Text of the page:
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Hidden content – Accessibility Guidelines

Accessibility 18F GSA
Table of Contents

Hiding content is very useful for accessibility. We can hide things visually and only display it to screen reader users, we can hide content from screen reader users and only show it visually, or we can hide content from both.


Techniques #

Aria hidden>

Aria hidden #

aria-hidden should be used in combination with these techniques. If we want to hide something from just the screen reader, you can mark it as aria-hidden=‘true’.

Items with aria-hidden=‘true’ are always ignored by the screen reader. This is useful for:

  • Collapsing Menus
  • Repetitive information
  • Off screen content

If an element has multiple states, its visibility should be tracked with aria-hidden true/false. An element with aria-hidden=‘false’ is treated by the screen reader as if it didn’t have the aria-hidden attribute and is read or not read based on other factors, such as CSS.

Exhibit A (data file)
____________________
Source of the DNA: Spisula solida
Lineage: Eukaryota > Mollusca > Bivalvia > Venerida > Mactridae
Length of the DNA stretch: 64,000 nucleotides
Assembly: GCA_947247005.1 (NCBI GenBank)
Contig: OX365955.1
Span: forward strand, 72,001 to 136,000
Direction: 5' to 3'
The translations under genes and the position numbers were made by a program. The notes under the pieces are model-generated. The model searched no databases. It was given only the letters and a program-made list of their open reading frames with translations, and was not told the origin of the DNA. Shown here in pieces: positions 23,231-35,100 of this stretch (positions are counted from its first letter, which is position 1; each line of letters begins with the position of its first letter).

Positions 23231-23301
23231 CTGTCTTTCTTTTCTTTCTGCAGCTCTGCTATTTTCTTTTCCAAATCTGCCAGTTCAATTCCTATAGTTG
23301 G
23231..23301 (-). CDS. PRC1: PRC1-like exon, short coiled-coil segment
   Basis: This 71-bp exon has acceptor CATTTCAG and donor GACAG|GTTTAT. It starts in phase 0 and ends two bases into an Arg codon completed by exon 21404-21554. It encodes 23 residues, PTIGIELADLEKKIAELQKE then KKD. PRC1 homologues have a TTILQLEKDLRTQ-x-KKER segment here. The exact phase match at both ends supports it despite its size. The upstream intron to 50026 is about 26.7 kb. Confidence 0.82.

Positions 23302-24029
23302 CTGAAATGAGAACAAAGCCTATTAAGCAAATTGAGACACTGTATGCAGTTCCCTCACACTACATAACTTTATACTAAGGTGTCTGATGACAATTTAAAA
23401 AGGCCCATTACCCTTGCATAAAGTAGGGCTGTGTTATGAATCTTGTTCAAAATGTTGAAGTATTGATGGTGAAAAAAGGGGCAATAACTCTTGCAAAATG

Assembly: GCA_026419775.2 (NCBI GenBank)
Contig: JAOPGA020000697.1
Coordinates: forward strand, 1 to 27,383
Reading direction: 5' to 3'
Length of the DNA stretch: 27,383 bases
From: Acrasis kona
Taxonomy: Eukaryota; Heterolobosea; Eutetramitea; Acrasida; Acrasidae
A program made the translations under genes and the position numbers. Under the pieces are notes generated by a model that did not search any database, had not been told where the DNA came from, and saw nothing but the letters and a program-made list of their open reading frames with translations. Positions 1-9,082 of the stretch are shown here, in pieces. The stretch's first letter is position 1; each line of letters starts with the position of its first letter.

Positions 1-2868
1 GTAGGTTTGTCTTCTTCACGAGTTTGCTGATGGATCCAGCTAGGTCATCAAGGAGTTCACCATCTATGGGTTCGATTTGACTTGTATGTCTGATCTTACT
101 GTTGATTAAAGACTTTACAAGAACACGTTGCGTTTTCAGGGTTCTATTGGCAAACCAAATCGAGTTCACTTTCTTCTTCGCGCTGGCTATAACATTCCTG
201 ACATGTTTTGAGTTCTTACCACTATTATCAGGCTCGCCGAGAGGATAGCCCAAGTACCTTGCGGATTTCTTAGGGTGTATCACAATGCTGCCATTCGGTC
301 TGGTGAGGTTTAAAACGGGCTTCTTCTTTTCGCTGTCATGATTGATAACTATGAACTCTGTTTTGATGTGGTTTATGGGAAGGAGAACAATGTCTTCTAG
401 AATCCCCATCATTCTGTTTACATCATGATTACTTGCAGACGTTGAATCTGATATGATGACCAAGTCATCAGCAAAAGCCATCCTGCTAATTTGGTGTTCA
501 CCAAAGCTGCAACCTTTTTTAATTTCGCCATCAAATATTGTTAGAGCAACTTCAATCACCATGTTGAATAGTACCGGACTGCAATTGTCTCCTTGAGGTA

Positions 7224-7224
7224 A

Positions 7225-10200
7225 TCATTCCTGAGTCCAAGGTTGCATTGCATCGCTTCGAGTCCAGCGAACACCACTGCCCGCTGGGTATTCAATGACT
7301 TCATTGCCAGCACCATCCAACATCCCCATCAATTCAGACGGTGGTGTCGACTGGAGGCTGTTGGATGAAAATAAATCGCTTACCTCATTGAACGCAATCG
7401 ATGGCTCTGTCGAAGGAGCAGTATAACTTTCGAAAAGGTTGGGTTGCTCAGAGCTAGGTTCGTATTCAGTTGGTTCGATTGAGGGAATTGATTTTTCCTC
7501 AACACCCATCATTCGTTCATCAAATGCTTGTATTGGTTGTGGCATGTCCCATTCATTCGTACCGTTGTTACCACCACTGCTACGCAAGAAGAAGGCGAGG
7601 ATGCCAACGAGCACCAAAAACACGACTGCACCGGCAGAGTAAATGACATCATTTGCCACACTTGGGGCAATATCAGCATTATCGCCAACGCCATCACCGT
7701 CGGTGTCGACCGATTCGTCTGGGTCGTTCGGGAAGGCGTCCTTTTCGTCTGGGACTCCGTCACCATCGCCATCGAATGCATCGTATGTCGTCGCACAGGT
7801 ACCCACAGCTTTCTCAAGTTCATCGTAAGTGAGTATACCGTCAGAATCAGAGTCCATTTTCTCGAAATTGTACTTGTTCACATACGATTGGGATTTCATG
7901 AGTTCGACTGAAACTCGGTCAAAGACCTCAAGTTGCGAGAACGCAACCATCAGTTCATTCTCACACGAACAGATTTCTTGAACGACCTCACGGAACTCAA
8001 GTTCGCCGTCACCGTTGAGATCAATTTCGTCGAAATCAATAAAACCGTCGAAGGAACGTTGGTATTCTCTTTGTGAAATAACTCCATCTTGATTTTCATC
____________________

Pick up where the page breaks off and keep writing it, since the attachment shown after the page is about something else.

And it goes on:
CSS can be used to hide content and allow it to still be used with the screen reader.

Using this we can:

  • Provide additional details about a form element
    • Hidden labels
    • Error details
  • Provide context to page elements
  • Add additional instructions for navigation

We can also use CSS to hide content visually and from screen readers.

{ display: none; }

This will hide completely and is the same as <div aria-hidden=‘true’ hidden>content</div> Note that aria-hidden=‘true’ should be used for additional compatibility.

display: none; and hidden can be used for:

  • Collapsing menus
  • Repetitive information
  • Off-screen content